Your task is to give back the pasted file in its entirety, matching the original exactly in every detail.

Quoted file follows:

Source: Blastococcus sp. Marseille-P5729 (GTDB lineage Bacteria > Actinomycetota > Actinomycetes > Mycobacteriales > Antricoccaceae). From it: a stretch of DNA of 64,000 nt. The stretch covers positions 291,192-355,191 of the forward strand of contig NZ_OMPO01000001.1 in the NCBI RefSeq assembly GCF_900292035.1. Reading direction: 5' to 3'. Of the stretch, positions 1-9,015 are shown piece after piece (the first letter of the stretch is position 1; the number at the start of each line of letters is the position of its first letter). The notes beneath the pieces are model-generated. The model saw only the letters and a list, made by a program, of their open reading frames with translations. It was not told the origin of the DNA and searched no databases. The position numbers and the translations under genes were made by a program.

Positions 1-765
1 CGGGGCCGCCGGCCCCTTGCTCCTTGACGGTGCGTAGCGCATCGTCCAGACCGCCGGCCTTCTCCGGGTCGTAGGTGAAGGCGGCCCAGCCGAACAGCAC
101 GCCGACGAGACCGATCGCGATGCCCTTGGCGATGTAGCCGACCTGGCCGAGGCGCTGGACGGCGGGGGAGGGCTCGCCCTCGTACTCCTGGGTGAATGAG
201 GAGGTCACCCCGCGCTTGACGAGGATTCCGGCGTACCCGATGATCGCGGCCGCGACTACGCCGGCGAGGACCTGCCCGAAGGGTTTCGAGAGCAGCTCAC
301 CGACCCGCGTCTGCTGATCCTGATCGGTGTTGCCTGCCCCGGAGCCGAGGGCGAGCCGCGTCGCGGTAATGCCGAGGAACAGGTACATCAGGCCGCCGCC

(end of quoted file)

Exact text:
Source: Blastococcus sp. Marseille-P5729 (GTDB lineage Bacteria > Actinomycetota > Actinomycetes > Mycobacteriales > Antricoccaceae). From it: a stretch of DNA of 64,000 nt. The stretch covers positions 291,192-355,191 of the forward strand of contig NZ_OMPO01000001.1 in the NCBI RefSeq assembly GCF_900292035.1. Reading direction: 5' to 3'. Of the stretch, positions 1-9,015 are shown piece after piece (the first letter of the stretch is position 1; the number at the start of each line of letters is the position of its first letter). The notes beneath the pieces are model-generated. The model saw only the letters and a list, made by a program, of their open reading frames with translations. It was not told the origin of the DNA and searched no databases. The position numbers and the translations under genes were made by a program.

Positions 1-765
1 CGGGGCCGCCGGCCCCTTGCTCCTTGACGGTGCGTAGCGCATCGTCCAGACCGCCGGCCTTCTCCGGGTCGTAGGTGAAGGCGGCCCAGCCGAACAGCAC
101 GCCGACGAGACCGATCGCGATGCCCTTGGCGATGTAGCCGACCTGGCCGAGGCGCTGGACGGCGGGGGAGGGCTCGCCCTCGTACTCCTGGGTGAATGAG
201 GAGGTCACCCCGCGCTTGACGAGGATTCCGGCGTACCCGATGATCGCGGCCGCGACTACGCCGGCGAGGACCTGCCCGAAGGGTTTCGAGAGCAGCTCAC
301 CGACCCGCGTCTGCTGATCCTGATCGGTGTTGCCTGCCCCGGAGCCGAGGGCGAGCCGCGTCGCGGTAATGCCGAGGAACAGGTACATCAGGCCGCCGCC